0021_1A (people around a table)

This photo was taken from on deck looking into the hold. The hold was host to most meals, mug up and served as a bedroom and a place for people to hangout. Clockwise from the front pictured are David, Rachel, Cami, Travis, Luke, Nathan, Unknown, Natalie, Mizuki, Sydney, Emily and Sarah. Many people embarked on the trip knowing one or two people aboard but by the end of the trip friendships were formed and friendships grew. There’s something to be said about the friendships made over five days, in close quarters and without showers, and our little SALTS family is very aware of that.

0022_0A (masts of the ship)

This photo was taken on the first day of the trip, as we stood on the dock, loading bags onto the ship before departure. I had absolutely no clue what to expect going on this trip, but armed with a camera, a blanket, and fair bit of fleece, with my friends by my side, I embarked upon this adventure into the unknown, and I’m so incredibly glad that I did. S.A.L.T.S. is the experience of a lifetime, impossible to compare to anything that I’ve done before, and the memories I made aboard the Pacific Swift are ones that are I don’t think I will ever forget.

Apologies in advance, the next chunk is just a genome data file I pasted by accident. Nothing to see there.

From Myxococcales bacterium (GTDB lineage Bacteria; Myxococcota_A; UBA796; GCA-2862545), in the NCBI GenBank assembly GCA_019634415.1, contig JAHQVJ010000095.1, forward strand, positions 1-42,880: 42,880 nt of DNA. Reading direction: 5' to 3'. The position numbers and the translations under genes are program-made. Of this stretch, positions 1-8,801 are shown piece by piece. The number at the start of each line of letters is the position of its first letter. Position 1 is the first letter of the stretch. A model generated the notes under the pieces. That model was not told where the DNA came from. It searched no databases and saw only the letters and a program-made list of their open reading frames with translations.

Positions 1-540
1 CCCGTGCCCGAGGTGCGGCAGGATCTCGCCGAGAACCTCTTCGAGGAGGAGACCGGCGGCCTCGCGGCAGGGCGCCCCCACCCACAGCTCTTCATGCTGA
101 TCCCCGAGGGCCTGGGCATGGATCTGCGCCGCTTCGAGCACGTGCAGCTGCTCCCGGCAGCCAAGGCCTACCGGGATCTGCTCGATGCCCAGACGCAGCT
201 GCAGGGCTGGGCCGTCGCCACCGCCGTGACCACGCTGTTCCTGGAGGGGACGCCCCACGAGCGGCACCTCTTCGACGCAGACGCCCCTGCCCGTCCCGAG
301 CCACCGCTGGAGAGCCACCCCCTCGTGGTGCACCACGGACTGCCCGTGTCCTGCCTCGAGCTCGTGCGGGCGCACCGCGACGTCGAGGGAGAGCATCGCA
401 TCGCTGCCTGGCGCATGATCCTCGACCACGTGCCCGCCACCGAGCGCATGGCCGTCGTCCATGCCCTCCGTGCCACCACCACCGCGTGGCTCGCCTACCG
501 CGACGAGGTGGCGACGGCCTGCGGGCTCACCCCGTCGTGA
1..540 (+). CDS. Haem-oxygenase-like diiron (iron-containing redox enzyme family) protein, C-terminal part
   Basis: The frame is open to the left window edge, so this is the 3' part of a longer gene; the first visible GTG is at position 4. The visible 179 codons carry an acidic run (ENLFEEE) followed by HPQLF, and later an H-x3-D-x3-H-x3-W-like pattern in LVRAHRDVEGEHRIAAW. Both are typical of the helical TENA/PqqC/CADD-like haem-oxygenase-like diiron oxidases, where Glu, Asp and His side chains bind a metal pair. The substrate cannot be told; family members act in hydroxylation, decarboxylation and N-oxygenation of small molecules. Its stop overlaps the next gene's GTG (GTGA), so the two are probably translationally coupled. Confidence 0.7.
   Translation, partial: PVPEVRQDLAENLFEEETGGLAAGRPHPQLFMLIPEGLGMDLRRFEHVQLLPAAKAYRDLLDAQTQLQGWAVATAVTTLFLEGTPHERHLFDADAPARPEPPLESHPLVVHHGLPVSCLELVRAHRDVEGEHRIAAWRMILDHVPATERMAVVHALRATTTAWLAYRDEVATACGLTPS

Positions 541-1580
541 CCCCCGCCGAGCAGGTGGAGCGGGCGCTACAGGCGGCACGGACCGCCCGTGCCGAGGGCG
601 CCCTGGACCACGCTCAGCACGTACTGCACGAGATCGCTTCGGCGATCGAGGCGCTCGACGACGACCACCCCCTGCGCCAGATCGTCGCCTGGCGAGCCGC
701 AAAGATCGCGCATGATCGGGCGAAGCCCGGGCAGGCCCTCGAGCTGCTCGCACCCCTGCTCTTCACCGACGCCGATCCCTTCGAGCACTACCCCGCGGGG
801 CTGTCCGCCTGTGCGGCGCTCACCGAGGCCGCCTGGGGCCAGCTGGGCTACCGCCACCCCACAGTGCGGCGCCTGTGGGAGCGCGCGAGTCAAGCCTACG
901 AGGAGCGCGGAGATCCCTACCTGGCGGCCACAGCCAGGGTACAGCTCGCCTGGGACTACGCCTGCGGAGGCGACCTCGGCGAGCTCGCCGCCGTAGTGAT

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S.A.L.T.S 2016- Snapshots of a week at sea